Tuberculosis (TB) is a health problem of global significance, with 2 billion people infected with the tubercle bacillus and 8 million new cases each year, of which approximately 2.5 million die. TB accounts for an estimated 7% of all avoidable adult deaths worldwide. In 1995, there were an estimated 1.5 million new cases of TB in sub-Saharan Africa; the annual caseload is projected to grow to 2.1 million by 2000. The growth in population and poverty, as well as the HIV/AIDS epidemic, are behind the rise in TB cases. Countries with high rates of HIV infection have reported far faster increases in cases than those with low rates of infection, rates of HIV infection among TB patients are much higher than the rate of infection in the general population, and TB has become the most important opportunistic disease and one of the most important causes of death among HIV-positive patients in Africa. The link between the HIV/AIDS and TB epidemics, how TB makes HIV both a public and individual health problem, challenges for health services, TB treatment, the delivery of care, prevention, developing an effective response, and a future research agenda are discussed.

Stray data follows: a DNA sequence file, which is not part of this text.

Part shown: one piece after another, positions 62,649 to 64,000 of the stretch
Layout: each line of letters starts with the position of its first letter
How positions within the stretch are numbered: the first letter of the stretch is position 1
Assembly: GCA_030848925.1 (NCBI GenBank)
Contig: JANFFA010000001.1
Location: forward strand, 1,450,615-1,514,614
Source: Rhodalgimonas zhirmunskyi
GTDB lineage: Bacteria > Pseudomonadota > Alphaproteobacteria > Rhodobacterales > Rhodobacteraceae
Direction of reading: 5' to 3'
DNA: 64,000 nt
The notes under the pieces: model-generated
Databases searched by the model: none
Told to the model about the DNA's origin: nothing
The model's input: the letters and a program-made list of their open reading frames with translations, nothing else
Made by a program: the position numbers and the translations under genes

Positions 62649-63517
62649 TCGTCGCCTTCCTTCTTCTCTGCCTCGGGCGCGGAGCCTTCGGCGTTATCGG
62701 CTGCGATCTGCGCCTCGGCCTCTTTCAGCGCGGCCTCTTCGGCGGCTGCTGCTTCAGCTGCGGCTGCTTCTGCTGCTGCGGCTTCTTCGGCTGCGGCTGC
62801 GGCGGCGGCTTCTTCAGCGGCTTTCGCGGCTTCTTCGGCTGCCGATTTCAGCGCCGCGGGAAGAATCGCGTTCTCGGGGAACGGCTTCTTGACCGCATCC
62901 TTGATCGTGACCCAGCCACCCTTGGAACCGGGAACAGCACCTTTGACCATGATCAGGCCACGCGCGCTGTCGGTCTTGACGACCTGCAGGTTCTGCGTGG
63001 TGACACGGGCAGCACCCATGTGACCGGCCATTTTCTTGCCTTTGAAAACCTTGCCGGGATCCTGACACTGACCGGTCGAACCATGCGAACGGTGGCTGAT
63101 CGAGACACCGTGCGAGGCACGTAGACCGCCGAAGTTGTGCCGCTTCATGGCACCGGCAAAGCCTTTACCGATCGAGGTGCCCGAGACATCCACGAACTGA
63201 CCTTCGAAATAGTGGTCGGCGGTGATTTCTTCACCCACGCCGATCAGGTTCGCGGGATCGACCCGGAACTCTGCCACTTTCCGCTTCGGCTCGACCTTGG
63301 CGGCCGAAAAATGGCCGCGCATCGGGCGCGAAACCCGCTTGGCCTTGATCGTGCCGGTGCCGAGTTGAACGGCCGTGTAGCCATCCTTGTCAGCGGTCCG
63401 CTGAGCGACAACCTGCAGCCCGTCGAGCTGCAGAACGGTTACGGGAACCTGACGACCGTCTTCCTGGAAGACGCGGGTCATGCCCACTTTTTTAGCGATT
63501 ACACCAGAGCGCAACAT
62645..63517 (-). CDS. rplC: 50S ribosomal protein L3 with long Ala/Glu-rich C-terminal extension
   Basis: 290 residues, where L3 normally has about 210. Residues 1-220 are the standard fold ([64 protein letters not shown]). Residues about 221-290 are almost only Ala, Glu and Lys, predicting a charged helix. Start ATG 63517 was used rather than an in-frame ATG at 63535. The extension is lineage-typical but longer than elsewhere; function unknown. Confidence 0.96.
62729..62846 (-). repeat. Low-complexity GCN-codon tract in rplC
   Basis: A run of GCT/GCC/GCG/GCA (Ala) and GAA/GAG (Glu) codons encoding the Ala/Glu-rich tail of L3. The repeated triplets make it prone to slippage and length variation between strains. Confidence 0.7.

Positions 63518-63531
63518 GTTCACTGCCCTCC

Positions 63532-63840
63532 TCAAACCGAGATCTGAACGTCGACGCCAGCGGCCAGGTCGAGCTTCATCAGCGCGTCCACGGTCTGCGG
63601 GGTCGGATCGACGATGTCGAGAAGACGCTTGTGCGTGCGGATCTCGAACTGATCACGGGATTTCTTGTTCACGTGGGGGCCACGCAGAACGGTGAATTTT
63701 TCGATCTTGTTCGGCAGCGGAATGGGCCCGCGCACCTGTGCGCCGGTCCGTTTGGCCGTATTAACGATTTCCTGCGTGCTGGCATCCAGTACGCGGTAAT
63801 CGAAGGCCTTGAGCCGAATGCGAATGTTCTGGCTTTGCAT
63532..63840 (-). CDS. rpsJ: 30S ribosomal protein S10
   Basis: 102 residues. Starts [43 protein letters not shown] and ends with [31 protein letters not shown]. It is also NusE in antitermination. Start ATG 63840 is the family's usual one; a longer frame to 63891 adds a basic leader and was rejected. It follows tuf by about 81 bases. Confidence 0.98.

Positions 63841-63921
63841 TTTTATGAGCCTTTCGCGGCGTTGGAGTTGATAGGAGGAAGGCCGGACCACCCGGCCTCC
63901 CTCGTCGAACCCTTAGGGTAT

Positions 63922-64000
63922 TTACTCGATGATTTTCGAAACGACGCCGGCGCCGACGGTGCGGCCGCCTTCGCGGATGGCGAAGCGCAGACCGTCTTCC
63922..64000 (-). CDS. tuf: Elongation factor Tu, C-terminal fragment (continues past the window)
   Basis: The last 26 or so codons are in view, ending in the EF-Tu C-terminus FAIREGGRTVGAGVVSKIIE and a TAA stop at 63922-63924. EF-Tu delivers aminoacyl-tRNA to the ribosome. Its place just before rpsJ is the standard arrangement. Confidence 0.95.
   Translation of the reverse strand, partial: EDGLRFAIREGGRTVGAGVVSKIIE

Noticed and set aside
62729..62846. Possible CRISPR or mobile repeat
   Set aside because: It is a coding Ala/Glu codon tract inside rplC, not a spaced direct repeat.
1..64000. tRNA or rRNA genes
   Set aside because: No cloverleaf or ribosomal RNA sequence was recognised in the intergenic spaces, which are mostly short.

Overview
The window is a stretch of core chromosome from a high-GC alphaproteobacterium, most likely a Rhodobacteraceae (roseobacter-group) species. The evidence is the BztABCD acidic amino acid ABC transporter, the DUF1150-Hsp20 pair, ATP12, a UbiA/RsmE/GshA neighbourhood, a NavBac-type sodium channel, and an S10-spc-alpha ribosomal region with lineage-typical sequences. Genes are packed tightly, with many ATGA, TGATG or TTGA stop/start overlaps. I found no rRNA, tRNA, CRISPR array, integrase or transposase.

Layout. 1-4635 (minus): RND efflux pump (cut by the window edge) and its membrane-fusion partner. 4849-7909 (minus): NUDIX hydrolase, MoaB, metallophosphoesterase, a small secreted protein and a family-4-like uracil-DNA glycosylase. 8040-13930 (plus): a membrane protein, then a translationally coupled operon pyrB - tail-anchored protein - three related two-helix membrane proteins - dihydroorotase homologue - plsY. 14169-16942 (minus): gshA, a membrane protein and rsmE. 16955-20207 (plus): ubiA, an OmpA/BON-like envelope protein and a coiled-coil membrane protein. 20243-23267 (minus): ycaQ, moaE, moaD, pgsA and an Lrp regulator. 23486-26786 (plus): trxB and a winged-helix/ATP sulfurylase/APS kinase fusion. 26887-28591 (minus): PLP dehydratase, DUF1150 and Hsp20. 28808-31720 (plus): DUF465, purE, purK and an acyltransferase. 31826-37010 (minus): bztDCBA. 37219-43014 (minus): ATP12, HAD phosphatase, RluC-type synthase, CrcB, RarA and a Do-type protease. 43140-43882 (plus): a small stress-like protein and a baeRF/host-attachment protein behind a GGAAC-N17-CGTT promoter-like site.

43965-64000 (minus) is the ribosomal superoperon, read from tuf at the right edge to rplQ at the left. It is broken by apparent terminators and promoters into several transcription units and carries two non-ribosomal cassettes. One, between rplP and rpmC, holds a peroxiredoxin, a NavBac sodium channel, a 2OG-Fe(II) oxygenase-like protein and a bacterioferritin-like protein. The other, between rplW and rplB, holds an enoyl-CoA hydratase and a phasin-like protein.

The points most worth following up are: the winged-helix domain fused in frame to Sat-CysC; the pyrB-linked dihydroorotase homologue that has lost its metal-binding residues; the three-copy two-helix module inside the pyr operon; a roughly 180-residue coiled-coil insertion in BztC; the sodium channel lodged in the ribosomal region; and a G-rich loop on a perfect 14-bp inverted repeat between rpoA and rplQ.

|Number of pages||3|
|Journal||AIDS Analysis Africa|
|Publication status||Published - 1997|